Uranus (left) and Neptune (right) seen by Hubble in late 2018. Both are monitored every year or so for atmospheric features.

"And what is this newfound love for the ice giants?"

Contributed by
Feb 12, 2019

Uranus and Neptune are a long way away.

Think of it this way; Uranus is four times the diameter of Earth, yet so far away that even under the very best of circumstances it’s barely visible to the naked eye. Neptune is just a hair smaller than Uranus, but at half again farther away yet you need binoculars at least to spot it.

In real numbers Uranus is about 3 billion kilometers away, Neptune 4.5. That’s a lot of kilometers.

So seeing them up close, getting details on their appearance, is hard. We had nothing but the fuzziest of images from Earth before the Voyager 2 flybys in 1986 and 1989. And those images from the spacecraft, while stunning, were static, showing us only what those massive planets looked like at that time. As we know from Saturn and Jupiter, all kinds of changes can take place in the thick atmospheres of these giant planets over the course of mere weeks if not years.

That’s why scientists have turned to telescopes like Hubble; while there are quite a few proposals to observe these planets, there’s one called OPAL — Outer Planet Atmospheres Legacy — that observes these planets once per year or so, when Earth is closest to them in their respective orbits. This gives the highest resolution images possible for astronomers to study… and what they find is always a surprise.

Uranus (left) and Neptune (right) seen by Hubble in late 2018. Both are monitored every year or so for atmospheric features.

Uranus (left) and Neptune (right) seen by Hubble in late 2018. Both are monitored every year or so for atmospheric features. Credit: NASA, ESA, A. Simon (NASA Goddard Space Flight Center), and M.H. Wong and A. Hsu (University of California, Berkeley)

That is Uranus (left) and Neptune (right) seen by Hubble in November 2018. Uranus was about 2.8 billion km from Earth at the time, and Neptune about 4.4 billion km. They both look, well, different.

The most obvious thing about Uranus is that its north pole is covered with a gigantic white cap of clouds, reaching well down in to mid-latitudes. It’s not clear what caused this to form, but it must have to do with Uranus’ weird tilt. Unlike Earth, which has a spin axis tilted by about 23.5° to its orbit, Uranus is tipped over on its side, inclined by 98°! This means its north pole gets direct sunlight shining nearly straight down on it for most of the summer… and mind you, its summer is 21 years long! It’s midsummer now there, so this must be driving the polar cloud formation somehow.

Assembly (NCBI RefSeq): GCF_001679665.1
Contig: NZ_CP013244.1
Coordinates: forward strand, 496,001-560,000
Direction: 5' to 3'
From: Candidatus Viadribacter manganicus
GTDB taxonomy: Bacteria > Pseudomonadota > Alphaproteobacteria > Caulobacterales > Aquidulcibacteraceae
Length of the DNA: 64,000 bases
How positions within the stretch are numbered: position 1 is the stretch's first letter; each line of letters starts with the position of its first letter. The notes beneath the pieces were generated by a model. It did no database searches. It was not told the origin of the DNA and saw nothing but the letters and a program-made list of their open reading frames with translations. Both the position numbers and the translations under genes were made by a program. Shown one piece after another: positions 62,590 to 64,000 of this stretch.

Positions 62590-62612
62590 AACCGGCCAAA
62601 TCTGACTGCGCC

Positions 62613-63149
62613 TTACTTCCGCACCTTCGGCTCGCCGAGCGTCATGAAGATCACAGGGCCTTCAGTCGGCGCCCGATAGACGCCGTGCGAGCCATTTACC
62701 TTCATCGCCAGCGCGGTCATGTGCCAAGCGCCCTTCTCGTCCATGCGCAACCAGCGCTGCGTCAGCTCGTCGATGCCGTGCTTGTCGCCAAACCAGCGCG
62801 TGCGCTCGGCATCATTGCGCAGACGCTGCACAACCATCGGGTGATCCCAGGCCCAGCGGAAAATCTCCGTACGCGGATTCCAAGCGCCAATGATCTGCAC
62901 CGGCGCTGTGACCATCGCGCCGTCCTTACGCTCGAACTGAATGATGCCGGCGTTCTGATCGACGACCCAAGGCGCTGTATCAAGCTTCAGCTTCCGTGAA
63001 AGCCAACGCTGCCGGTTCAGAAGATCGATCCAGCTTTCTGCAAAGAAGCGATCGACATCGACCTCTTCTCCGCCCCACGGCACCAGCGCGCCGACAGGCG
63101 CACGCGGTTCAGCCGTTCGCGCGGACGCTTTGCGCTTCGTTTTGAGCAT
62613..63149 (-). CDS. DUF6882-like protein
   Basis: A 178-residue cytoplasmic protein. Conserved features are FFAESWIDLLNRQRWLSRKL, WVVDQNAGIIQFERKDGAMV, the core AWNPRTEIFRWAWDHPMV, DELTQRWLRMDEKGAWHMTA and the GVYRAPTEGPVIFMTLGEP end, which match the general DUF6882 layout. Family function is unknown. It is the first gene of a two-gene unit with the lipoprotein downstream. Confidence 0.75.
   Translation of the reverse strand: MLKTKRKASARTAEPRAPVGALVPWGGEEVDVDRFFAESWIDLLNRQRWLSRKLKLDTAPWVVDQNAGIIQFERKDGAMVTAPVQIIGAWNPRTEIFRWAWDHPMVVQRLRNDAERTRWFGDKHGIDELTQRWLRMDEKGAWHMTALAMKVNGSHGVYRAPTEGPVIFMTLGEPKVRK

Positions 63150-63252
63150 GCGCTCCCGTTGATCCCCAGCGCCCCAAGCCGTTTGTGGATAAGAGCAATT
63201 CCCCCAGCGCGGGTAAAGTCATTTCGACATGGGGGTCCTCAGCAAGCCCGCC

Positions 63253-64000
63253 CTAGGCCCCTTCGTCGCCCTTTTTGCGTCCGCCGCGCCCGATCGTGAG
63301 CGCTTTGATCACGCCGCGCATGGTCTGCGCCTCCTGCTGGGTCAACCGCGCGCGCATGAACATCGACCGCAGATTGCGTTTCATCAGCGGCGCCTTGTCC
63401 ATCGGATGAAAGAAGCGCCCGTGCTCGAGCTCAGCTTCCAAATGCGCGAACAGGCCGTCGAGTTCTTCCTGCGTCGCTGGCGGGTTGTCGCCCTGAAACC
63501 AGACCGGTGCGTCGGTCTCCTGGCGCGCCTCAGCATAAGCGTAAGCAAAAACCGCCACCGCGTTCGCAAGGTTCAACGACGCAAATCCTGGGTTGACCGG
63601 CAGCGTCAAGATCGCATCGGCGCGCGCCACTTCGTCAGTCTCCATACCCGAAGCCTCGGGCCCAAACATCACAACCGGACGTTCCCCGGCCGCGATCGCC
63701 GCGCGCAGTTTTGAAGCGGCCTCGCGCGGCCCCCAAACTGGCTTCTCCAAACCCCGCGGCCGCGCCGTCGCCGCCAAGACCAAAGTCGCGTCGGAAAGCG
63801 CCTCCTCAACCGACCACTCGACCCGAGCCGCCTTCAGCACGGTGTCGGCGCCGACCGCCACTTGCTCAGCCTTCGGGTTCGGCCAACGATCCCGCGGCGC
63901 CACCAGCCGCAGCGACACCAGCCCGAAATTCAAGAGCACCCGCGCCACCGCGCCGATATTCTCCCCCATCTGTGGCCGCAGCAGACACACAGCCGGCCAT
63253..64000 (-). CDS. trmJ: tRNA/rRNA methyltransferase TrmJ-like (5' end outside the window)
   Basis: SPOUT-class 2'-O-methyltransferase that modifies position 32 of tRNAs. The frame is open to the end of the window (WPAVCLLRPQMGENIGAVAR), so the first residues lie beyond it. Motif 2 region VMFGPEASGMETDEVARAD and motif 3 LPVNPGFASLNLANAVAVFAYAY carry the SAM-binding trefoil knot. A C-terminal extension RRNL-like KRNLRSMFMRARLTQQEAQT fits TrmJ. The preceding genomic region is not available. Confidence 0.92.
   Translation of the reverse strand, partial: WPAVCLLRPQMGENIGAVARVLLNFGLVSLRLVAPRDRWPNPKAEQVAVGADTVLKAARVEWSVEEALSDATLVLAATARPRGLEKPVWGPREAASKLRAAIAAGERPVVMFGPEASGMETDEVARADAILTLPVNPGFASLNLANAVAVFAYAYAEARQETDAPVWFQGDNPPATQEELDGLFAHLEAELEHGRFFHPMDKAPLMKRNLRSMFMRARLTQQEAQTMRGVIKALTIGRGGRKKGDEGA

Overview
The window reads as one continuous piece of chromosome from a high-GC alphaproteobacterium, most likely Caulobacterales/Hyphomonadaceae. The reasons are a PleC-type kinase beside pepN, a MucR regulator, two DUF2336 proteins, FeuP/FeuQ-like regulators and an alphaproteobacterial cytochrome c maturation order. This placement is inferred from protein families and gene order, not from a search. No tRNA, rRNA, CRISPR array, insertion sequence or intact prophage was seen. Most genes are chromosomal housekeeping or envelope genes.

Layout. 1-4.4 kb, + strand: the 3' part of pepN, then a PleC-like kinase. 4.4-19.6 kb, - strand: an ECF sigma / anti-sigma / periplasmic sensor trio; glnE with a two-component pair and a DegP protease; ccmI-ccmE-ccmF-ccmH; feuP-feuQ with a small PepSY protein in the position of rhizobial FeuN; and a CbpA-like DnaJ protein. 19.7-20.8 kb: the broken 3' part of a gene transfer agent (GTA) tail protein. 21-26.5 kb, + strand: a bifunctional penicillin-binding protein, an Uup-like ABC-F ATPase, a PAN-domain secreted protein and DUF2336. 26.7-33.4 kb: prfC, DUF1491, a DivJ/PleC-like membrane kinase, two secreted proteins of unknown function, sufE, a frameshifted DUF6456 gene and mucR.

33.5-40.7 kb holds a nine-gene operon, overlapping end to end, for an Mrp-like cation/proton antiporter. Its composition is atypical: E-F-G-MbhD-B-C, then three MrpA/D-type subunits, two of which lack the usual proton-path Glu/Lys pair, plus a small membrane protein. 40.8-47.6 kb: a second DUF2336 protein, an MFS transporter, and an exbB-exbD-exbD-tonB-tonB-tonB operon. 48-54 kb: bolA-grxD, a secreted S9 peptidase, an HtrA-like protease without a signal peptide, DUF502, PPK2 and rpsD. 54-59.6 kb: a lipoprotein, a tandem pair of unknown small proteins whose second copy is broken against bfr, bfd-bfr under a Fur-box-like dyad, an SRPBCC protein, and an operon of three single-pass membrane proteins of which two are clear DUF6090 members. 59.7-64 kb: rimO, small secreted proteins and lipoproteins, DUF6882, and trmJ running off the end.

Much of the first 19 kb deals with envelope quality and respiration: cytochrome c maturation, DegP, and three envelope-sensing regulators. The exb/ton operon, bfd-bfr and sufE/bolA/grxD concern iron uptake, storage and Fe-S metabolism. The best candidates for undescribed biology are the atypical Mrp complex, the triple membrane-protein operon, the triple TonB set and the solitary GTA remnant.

Uranus is typically pretty featureless, but in the Hubble image you see thin bands wrapping around the planet, and a bright spot near the polar cap; that’s likely a methane ice cloud.

Uranus (left) and Neptune (right) seen by Voyager 2 during flybys in 1986 and 1989. Credit: Uranus: NASA/JPL-Caltech/Kevin M. Gill; Neptune: NASA/JPL-Caltech

Uranus (left) and Neptune (right) seen by Voyager 2 during flybys in 1986 and 1989. Credit: Uranus: NASA/JPL-Caltech/Kevin M. Gill; Neptune: NASA/JPL-Caltech

Neptune also has interesting features, including a huge dark spot in its southern hemisphere. One of these was spotted in the Voyager images — called the Great Dark Spot, it was the size of Earth! — and Hubble has seen several in the past 25 years or so. This one is roughly 10,000 km across (twice the width of the continental US). These storms are high pressure systems, and are weirdly cloud-free in their interiors (such storms on Saturn and Jupiter tend to be cloudy). They form in the summer months and probably have something to do with air circulation deep inside the planet.

The bright clouds around it are likely due to winds circulating around the spot, which are lifted up by the high-pressure ridge. As they rise, they cool, and ice like methane can form. We see similar features on Earth, called orographic clouds, as winds move up mountain slopes. I see them literally out my window in Colorado all the time, and it’s weird, yet somehow comforting, to know that same physics works at the outer edge of our planetary system.

The interiors of the giant planets (to scale, with Earth for comparison). Jupiter and Saturn are quite different from Uranus and Neptune, hence the distinction “ice giants” for the latter.

The interiors of the giant planets (to scale, with Earth for comparison). Jupiter and Saturn are quite different from Uranus and Neptune, hence the distinction “ice giants” for the latter. Credits: JPL/Caltech, based on material from the Lunar and Planetary Institute

I’m glad astronomers are monitoring these two planets. They’re weird. Unlike Jupiter and Saturn, which we call gas giants, Uranus and Neptune have thick mantles rich with methane, ammonia, and water — planetary scientists call these “ices”, so we call these two planets “ice giants”. They behave differently than their bigger siblings, and are as well worth study as any planet.

It’s too bad we don’t have any current planetary space missions designed to look at them up close over a long period of time! In 2017 NASA put together a group to study possible mission concepts (led by Amy Simon, the lead on the OPAL program), and hopefully this will mean someday we’ll get a spacecraft that can orbit one or both of these strange worlds. I would dearly love to see a Cassini-class mission dedicated to studying these frosty giants, so they will no longer be shrouded from our view.

If we do, I hope it’s named Heimdall.

Make Your Inbox Important

Get our newsletter and you’ll be delivered the most interesting stories, videos and interviews weekly.

Sign-up breaker
Sign out: